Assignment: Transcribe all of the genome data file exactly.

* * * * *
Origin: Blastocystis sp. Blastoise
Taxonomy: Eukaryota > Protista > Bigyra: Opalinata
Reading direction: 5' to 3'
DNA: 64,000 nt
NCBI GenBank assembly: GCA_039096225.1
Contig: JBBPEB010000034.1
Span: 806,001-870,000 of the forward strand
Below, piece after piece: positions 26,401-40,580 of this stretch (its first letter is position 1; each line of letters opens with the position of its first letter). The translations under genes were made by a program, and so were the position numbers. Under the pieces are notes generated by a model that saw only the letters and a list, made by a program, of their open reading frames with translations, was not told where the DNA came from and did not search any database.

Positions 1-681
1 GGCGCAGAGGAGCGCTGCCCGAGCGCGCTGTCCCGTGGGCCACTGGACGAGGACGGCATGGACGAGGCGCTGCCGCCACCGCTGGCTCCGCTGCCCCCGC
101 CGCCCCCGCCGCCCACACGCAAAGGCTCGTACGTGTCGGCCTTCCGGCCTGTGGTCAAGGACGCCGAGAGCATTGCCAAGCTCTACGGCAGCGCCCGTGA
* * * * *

Origin: Blastocystis sp. Blastoise
Taxonomy: Eukaryota > Protista > Bigyra: Opalinata
Reading direction: 5' to 3'
DNA: 64,000 nt
NCBI GenBank assembly: GCA_039096225.1
Contig: JBBPEB010000034.1
Span: 806,001-870,000 of the forward strand
Below, piece after piece: positions 26,401-40,580 of this stretch (its first letter is position 1; each line of letters opens with the position of its first letter). The translations under genes were made by a program, and so were the position numbers. Under the pieces are notes generated by a model that saw only the letters and a list, made by a program, of their open reading frames with translations, was not told where the DNA came from and did not search any database.

Positions 1-681
1 GGCGCAGAGGAGCGCTGCCCGAGCGCGCTGTCCCGTGGGCCACTGGACGAGGACGGCATGGACGAGGCGCTGCCGCCACCGCTGGCTCCGCTGCCCCCGC
101 CGCCCCCGCCGCCCACACGCAAAGGCTCGTACGTGTCGGCCTTCCGGCCTGTGGTCAAGGACGCCGAGAGCATTGCCAAGCTCTACGGCAGCGCCCGTGA